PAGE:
For a long time, I’ve been a knotty girl. As you can see, I tend to place a knot on the end of my pearl cotton threads before stitching. But no longer! I have mended my unsightly knotty ways.
Now I neatly start and stop my stitching on the back of the fabric. Here are a few tips on being a neat stitcher:
- Take a few back stitches concealed in the back of the fabric when beginning a new thread (don’t let the thread appear on the top of the piece). If you use a knot to anchor the thread, be aware that your needle may strike the knot when stitching and stretch previous stitches.
- To end a thread, run the needle through a few adjacent stitches on the back of the work and snip the thread.
- Snip ending threads close to the fabric. Long threads on the back may tangle with other threads while stitching.
In these interesting times many of us find ourselves on the edge. And by “on the edge” I mean the fear of how to finish the edges of fabric shapes while attaching them to a background fabric at the same time. So I’ve come up with a few suggestions to alleviate your fears. Luckily, there are several ways of attaching fabric shapes to a background fabric. The Blanket Stitch, seen in the first shape, is your basic attachment. It gives a sense of stability along with a jolly little decorative feature. Then there is the Fern Stitch, Running Stitch, and novel Pistil Stitch. All delightful ways to anchor a piece into place.
But wait, there’s more! Place a heavy thread like the Size 3 around the fabric shape and couch or hold it into place with Lazy Daisy, Pistil, or plain old Straight Stitches. The ever popular Fly Stitch gives you a pointy edge and the heavy duty Chain Stitch firmly echoes the circular shape in our last example.
I hope this alleviates some of your fears. Remember, hand embroider is meant to soothe in troubling times. It is a quiet pursuit that gives you something to do with your hands rather than wringing them. Have fun!
Home Again by Laura Wasilowski
This little hand embroidery piece made with felt measures about 4″ x 7″. It is what I call a thrifty stitcher. A thrifty stitcher is made from those odd ends of threads left on the needle when stitching a bigger project. What do you do with 6 or 7 inches of thread left on a needle? Throw the thread away? I can’t do it!
So I use those threads on a small project that I can pick and put down at will. In this thrifty stitcher example, you see a thick size 3 thread couched across the bottom to make horizontal lines.
And it is several sets of size 3 threads drawn from these colors that I’d like to give-away on the blog. Care to join my “get rid of stuff” party? Just leave a comment below and you may be a lucky winner. (Please note that at some point I cut off the comment section, usually just before I announce the winners.)
If you have a pinking blade or pinking shears, you may want to trim your felt fabrics before attaching them to a background fabric. Here you see the light green felt with a pinked edge embellished with festive embroidery. Isn’t that fun! The sequence for stitching these long leaves follows. (See individual stitch directions here.)
- Stitch Blanket Stitches down the straight edge of each leaf securing it to the background fabric.
- Stitch Fly Stitches following the pinked edges of the leaves securing the outside edges.
- Stitch French Knots in the center of each opening between the Fly Stitches.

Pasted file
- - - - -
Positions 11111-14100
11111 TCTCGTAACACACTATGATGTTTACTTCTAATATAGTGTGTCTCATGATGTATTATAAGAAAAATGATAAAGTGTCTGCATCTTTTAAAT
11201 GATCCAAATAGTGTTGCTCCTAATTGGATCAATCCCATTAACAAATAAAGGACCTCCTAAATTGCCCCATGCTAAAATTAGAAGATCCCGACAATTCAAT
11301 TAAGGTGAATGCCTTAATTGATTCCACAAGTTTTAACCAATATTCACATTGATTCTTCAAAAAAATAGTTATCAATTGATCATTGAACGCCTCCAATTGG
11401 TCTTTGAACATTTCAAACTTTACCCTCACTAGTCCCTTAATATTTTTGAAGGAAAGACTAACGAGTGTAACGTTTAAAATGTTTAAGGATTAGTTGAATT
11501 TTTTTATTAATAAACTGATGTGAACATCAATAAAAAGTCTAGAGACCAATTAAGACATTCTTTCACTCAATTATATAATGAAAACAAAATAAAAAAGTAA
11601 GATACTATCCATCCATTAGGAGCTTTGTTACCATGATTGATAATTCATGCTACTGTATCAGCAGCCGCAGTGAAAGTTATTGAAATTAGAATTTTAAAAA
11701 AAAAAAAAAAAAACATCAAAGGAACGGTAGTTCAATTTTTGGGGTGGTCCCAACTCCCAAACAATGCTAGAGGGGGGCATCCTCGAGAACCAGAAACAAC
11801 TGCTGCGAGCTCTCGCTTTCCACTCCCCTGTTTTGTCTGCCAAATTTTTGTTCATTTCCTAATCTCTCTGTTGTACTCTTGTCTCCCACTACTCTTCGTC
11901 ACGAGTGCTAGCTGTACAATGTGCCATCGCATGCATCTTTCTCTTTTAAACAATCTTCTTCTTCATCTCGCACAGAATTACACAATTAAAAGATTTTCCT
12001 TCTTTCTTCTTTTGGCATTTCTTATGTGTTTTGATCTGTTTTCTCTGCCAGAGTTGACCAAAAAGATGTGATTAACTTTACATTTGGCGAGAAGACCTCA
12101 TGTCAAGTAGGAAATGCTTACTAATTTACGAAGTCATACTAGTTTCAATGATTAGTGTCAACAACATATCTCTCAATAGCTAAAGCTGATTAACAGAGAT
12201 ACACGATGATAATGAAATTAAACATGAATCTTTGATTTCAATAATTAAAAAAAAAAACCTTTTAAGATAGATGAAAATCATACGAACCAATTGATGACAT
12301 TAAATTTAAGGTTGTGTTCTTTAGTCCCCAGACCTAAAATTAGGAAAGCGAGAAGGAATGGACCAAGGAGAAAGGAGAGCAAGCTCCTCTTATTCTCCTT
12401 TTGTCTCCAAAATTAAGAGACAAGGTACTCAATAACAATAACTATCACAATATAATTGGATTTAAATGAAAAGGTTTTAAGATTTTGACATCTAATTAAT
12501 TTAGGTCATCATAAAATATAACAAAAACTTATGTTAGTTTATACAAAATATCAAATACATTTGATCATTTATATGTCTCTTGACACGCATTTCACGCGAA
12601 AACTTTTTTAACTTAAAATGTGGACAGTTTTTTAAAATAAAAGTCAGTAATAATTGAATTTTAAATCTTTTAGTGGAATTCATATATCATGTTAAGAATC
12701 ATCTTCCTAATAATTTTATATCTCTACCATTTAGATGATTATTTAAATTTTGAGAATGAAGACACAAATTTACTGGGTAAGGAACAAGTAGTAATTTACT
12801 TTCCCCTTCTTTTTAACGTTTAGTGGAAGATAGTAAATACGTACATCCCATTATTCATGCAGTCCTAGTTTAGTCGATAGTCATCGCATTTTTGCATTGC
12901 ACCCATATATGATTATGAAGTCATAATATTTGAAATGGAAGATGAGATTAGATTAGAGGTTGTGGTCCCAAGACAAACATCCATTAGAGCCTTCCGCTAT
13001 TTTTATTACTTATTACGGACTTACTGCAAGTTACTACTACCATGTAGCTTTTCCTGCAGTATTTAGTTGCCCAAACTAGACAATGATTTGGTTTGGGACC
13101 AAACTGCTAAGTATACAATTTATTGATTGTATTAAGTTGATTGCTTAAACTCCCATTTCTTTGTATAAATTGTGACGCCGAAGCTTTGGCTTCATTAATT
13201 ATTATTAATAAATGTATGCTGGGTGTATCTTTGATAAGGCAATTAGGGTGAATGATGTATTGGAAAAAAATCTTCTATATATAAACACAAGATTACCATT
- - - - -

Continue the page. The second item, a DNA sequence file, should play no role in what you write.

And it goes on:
The sun in my Felt Like Gardening #3 embroidery is a simple round felt shape embroidered with these stitch combinations:
- Fly Stitches (facing in) around the edge of the sun shape to secure it to the background fabric. French Knots on the tip of each Fly Stitch.
- Straight Stitches inside each “V” of the Fly Stitch.
- Chain Stitches around the sun stitched on the background fabric.
- Fly Stitches (facing out) around the edge of the sun stitched on the background fabric..
- French Knots on the tip of each Fly Stitch.
Felt Like Gardening #3 by Laura Wasilowski
I hope you enjoyed seeing how this small embroidery was made. The felt fabric made it easy to stitch and the time doing the embroidery really did give me a feeling of serenity and joy. May you enjoy your stitching to!
Windy City #18 by Laura Wasilowski
Yippee! Now that the hand embroidery on Windy City #18 is complete, it is bound and machine quilted. For this little fused art quilt (14″ x 9.5″) I’ve used a pillowcase binding method.
Then the quilt is machine quilted using a titanium or chrome coated embroidery needle and free-motion stitching. To add free-motion stitching, drop the feed dogs on the machine and guide the needle around all the organic shapes in the design while moving the quilt.
To compare, here is the quilt before stitching. See what a difference a stitch makes? The hand embroidery and machine stitchery bring the quilt to life. This is what sets quilting aside from other art forms: the joining of surfaces with a stitch. It’s all about the stitch!
As I stitch around the sun in my little Windy City quilt, I meditate on the amazing variations of the Fly Stitch. The Fly Stitch is an open looping stitch that is easy to make and has lots of stitch possibilities. Here’s a few you can try:
- Extend the center thread of the Fly Stitch to make a Y shape like branches in a tree,
- Use the Fly Stitch with a pinked fabric and the thread follows the pointy edges and tacks down fabric shapes at the same time,
- Add a French Knot between lines of Fly Stitches (like those on a pinked fabric edge) to build pattern and add hits of color,
- Stack Fly Stitches to make leaf like shapes, or
- Use a French Knot to hold the center of the stitch in place. This is also known by those of us who are fast food connoisseurs as the French Fly.
And finally, surround a group of French Knots with Fly Stitches to make a flower. Ah, the Fly Stitch, so much talent in such a tiny stitch.